Lee Lakeman on gender identity and women’s rights at the Vancouver Public Library

Lee Lakeman speaking at the Vancouver Public Library on January 10, 2019

The following is an edited transcript of a speech given by Lee Lakeman on January 10, 2019, at the Vancouver Public Library. The event was called, “Gender Identity and Women’s Rights,” and can be watched in full on YouTube.

The first thing I want to say is that I thought from the beginning that the main achievement of this evening would be to fill this room — to get past the barricades, get past the bureaucrats, to get past the bullshit, get in the room, get in the seats and be ready for the talk. So thank you. No matter what else happens here, we’ve now demonstrated, clearly, that those who’ve taken control of our library and our public discussion need to know we will not be shut out or shut up.

The second victory is less important in my mind, but still important, and that is to have the discussion we came for. But I think it’s also important to put this achievement and this discussion in its proper perspective.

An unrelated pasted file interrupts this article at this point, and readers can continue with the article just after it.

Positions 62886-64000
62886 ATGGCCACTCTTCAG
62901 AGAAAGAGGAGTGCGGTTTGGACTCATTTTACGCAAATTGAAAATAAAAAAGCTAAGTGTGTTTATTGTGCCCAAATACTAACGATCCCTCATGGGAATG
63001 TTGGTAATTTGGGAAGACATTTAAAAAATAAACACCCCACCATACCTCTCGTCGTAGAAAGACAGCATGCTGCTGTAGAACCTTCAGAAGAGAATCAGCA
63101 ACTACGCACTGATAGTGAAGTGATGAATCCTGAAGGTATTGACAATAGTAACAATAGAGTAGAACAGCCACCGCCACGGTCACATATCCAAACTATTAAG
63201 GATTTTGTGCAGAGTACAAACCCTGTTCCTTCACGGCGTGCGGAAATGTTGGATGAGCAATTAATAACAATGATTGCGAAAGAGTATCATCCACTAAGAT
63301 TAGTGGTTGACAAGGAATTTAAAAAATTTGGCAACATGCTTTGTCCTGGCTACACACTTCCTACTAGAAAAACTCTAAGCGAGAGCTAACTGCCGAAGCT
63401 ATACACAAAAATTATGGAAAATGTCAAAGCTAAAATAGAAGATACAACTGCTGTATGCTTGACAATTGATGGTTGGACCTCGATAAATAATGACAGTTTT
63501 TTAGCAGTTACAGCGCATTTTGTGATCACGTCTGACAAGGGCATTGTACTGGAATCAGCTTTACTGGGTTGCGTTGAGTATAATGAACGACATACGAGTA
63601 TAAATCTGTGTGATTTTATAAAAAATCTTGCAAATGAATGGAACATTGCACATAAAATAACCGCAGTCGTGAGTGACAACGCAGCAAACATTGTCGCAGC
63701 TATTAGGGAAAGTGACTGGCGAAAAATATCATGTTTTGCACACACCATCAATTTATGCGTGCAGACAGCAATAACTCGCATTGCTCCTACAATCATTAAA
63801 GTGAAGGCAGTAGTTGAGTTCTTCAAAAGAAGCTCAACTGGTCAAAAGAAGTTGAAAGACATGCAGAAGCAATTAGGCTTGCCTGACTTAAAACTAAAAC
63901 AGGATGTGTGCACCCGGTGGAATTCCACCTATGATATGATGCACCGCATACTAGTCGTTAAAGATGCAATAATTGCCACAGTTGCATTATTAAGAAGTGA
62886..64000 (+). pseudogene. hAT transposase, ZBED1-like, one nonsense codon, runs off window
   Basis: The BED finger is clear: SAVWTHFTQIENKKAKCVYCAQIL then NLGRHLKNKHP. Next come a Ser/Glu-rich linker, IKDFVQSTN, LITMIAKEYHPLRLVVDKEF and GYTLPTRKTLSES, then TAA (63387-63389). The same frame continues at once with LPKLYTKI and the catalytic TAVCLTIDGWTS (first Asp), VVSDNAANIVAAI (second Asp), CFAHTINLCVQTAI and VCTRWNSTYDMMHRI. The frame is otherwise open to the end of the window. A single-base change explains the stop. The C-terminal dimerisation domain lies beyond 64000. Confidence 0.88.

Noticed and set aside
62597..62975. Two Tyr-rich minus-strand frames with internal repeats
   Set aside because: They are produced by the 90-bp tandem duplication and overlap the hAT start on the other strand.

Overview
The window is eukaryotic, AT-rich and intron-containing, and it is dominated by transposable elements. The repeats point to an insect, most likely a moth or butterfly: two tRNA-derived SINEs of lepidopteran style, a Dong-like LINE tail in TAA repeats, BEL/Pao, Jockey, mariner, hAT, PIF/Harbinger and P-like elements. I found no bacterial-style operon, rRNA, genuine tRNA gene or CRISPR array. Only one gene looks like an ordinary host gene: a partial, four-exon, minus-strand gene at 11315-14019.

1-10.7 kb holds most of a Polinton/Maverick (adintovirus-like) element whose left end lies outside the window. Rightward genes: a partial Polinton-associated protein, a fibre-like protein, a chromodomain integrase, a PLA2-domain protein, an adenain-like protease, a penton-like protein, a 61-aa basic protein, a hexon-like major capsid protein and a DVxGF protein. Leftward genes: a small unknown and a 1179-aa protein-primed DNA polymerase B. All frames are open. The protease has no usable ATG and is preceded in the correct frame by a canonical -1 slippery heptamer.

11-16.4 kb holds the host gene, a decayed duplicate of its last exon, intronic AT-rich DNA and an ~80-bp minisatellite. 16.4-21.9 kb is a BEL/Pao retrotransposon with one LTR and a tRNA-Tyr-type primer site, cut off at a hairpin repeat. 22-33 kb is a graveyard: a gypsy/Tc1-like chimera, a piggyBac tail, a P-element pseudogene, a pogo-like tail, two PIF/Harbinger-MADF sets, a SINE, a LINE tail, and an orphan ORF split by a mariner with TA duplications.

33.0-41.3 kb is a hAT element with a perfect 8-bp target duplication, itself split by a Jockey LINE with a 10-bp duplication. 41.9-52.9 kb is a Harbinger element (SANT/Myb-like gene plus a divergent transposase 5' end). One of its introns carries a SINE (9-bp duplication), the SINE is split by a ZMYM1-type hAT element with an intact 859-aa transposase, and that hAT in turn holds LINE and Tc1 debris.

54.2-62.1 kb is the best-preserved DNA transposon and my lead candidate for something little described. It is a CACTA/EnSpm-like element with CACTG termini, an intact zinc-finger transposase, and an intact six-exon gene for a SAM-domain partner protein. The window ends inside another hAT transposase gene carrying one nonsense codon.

The murder of women — mostly the murder of wives and prostitutes — by men continues as we speak. The violence done to women — and even more often to impoverished or racialized women — continues without social consequences to those men. As does the harassment done by men — up to murder — of women, especially Aboriginal women who are forced to live in the public realm by poverty and lack of social supports, like public transit and even public schools. As does men’s harassment of women who try to use their legal rights and privileges to take their position in public institutions and public life, like the library — what Hannah Arendt speaks of as the very nature of public life.

The recent campaigns led by women victims and their feminist advocates to hold men like Ghomeshi accountable are still at their very earliest stages and so far have been stunted rather than assisted by legal procedures, by the police and the courts, as well as by the commercial media and the damned social media.

The fight for equal pay has not been achieved, much less the fight for equal distribution of wealth or resources. The right to welfare and social services, healthcare and education services, have been so undermined that they barely exist for the poor woman, for the immigrant woman, for the Aboriginal woman. To be among such women is to be criminalized for trying to get by.